With spring just around the corner, I find myself itching to get out in the garden! With all the changes to our lifestyle, however, our typical garden just won’t work anymore. We used to grow the garden staples – corn, carrots, pea’s, potatoes. That is hardly keto friendly. I didn’t want to give up my garden so I decided to plant a keto friendly garden this spring! Being self-sustainable and healthy are both important and you don’t have to give up one for the other!I didn't want to give up my garden so I decided to grow a keto friendly garden this spring. Click To Tweet
What will you grow in your Keto friendly garden?
There are actually quite a few vegetables you can grow in a keto garden. Although my list of possibilities was long I paired it down to a more manageable size. I decided to pick the vegetables our family used the most in our keto cooking.
Vegetables I will Grow
- Brussel Sprouts
- Swiss Chard
Of course, there are many other options. Vegetables such as Bok Choy, Asparagus, Cucumber, Radishes, turnips, eggplants & Green bell peppers are also very keto friendly. Pick what works for your climate, diet and gardening room!
What are the Challenges of a Keto Friendly Garden?
Challenge 1 – Layout
Planning the layout of a keto garden actually took a bit of work! It seems that most of the keto friendly vegetables belong to the same plant families. It is generally considered a bad idea to plant vegetables from the same family right beside one another. Plants from the same family group growing too closely together can lead to the spread of diseases and pests. No garden wants that!
I decided to alternate my leafy greens with the rest of the vegetables. I even had to add one to make it work, but who is complaining about more vegetables? Besides I have always wanted to try growing Swiss Chard. I worked up this quick visual chart so you can see what I mean.
Challenge 2 – Cool Weather Plants
Depending on where you live this may or may not be a problem for you. I live in South Georgia. It gets hot here in the spring very quickly! When researching my keto garden I discovered that almost all of the keto friendly vegetables prefer cooler temperatures.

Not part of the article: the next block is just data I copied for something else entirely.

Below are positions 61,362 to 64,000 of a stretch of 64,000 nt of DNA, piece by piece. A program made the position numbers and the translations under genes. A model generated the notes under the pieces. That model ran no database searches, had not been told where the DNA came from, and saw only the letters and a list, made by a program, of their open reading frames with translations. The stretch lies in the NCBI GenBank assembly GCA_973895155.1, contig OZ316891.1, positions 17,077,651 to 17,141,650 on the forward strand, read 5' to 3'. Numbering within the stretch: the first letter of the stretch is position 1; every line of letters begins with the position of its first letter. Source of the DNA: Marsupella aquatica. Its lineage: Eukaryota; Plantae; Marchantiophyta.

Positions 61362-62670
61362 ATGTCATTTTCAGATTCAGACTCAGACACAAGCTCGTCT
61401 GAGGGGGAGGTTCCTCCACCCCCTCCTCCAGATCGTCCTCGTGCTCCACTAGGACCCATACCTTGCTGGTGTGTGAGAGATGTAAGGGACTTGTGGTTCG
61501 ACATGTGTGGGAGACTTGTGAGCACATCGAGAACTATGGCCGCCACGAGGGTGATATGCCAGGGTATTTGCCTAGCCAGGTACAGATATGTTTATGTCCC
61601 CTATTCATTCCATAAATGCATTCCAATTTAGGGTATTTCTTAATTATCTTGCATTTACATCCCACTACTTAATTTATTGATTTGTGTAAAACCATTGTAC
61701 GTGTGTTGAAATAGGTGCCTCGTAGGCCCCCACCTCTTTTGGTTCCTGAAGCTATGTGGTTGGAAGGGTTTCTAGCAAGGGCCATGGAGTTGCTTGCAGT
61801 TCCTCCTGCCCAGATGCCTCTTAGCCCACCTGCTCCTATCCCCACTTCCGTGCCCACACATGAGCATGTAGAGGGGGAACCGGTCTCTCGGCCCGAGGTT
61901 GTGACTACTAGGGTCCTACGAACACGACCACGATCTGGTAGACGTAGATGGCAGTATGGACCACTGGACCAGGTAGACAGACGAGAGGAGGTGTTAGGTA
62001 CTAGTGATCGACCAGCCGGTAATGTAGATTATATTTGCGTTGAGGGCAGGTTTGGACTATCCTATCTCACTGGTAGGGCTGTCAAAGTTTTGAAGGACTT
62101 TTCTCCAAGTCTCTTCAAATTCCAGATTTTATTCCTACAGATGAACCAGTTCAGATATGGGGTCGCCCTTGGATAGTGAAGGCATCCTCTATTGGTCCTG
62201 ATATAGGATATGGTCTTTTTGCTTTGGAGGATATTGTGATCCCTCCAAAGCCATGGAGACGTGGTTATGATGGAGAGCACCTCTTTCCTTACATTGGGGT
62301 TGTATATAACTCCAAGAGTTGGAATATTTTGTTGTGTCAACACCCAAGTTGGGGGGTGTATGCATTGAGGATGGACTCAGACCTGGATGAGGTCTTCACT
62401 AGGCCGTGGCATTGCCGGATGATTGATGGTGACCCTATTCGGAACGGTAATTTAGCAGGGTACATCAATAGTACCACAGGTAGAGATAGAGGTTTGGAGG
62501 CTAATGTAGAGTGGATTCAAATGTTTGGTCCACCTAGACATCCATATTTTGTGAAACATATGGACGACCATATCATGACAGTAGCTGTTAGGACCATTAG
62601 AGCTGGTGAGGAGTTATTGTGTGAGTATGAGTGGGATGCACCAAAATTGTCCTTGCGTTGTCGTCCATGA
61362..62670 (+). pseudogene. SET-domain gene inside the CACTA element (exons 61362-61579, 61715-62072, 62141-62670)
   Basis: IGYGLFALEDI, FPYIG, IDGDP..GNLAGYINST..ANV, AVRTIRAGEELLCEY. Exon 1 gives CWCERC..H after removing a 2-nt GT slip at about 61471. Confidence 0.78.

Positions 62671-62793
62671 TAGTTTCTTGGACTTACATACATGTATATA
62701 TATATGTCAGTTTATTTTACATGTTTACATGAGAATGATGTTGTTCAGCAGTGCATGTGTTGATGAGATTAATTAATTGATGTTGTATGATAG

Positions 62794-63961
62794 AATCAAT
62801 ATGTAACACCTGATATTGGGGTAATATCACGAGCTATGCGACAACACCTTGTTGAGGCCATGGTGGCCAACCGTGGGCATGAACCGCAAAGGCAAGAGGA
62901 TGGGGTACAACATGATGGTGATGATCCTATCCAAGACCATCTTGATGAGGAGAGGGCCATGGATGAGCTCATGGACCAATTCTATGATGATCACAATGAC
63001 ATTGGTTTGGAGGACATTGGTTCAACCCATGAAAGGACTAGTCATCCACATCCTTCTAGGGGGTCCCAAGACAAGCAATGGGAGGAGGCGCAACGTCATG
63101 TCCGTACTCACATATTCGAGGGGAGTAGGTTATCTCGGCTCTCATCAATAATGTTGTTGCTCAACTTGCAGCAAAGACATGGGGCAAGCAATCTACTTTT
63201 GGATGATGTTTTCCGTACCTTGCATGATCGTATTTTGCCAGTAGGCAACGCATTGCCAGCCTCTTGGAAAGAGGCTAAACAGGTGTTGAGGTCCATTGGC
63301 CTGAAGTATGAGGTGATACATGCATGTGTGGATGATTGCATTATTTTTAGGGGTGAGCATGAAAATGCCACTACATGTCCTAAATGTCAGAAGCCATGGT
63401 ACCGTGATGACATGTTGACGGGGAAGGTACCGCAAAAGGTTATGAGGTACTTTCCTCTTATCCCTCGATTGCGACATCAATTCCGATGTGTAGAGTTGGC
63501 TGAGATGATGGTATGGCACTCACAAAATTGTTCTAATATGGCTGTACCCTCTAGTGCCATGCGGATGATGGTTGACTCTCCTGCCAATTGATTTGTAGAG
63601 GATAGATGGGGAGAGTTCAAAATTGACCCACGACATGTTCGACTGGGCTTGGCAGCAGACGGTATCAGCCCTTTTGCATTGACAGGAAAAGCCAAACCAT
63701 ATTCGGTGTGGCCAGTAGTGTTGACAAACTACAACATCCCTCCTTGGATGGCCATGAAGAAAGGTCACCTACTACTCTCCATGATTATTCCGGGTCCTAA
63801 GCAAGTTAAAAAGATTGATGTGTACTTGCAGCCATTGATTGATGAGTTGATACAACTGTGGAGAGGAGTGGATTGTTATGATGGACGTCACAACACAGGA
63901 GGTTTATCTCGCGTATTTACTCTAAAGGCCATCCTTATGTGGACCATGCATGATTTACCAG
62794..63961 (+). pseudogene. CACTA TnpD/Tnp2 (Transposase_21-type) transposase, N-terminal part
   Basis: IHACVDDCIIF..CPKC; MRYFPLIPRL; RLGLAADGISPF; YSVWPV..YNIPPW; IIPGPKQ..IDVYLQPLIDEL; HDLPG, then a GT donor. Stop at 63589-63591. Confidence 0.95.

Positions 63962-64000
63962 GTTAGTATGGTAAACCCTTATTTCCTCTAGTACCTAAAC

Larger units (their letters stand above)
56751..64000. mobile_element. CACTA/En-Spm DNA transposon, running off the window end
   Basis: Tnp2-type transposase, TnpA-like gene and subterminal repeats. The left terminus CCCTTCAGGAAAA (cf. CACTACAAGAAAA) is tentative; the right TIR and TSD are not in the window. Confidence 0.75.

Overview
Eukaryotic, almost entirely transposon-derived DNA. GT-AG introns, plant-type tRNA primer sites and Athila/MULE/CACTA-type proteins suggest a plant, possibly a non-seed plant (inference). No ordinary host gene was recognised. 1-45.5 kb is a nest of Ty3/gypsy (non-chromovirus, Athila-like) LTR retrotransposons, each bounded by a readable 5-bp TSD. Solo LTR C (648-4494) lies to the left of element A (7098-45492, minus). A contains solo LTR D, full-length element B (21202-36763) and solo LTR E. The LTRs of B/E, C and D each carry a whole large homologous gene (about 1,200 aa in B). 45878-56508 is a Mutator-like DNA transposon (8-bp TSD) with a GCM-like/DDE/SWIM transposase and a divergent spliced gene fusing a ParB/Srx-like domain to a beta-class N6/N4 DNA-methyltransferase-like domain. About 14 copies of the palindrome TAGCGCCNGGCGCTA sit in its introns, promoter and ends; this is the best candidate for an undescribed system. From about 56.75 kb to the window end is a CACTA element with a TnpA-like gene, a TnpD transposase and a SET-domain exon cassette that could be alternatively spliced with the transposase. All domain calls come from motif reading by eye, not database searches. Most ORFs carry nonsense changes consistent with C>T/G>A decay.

Get my butt moving and plant earlier! If you are planting from seeds starting them indoors could negate some of this problem. Or you could buy seedlings. This problem is also a bit of a blessing in disguise as most of these plants can be planted a second time in my growing zone for a fall garden. One garden, two crops! How great is that? It is possible that good mulching and some shade cloth could also help.
Help! I don’t really know how to garden! But I want to try!
No problem! To be honest I am far from being a master gardener myself! I have put together some quick tips for each of the vegetables I plan on growing in my keto garden. Between that and our layout plan above, you should have a pretty good start on growing a Keto Friendly Garden! Be careful though, gardening is addictive. Once you start you just can’t Stop!
Vegetable Growing Tips for our Keto Friendly Garden.
- Grow near cucumber, lettuce, radish, celery, swiss chard, spinach.
- Prefers Cooler Temperatures (65-80 Degrees). Brocolli that is planted while it is too cold will form heads too early which will result in small crops. Plant when it is too hot and they will bloom too quick (bolting). It is best to check your local planting dates for the best time to plant broccoli in your area.
- Needs 6 hours of sun a day.
- Needs fertile, well-drained soil with plenty of organic matter.
- Space plants about 18 inches apart in rows. Space your rows about 24 inches apart so you have room to walk between them for weeding.
- water regularly.
- mulch your garden to help keep the soil cool and moist.
- Harvest broccoli when the buds on the heads are still tightly closed. If they start to open harvest immediately.
- Grow near celery, lettuce, spinach, swiss chard.
- Prefers cooler temperatures (the 60’s). Cauliflower is slightly more temperamental than some of the other keto friendly garden plants and requires consistently cool temperatures. It should be planted 2-4 weeks before the last frost date in your area for a spring crop and 6-8 weeks before the first frost for a fall crop.
- Requires 6 hours full sun a day.
- Space plants 18 inches apart in a row with rows spaced about 30 inches apart for easy weeding.
- Mulch your garden to help keep the soil cool and retain water.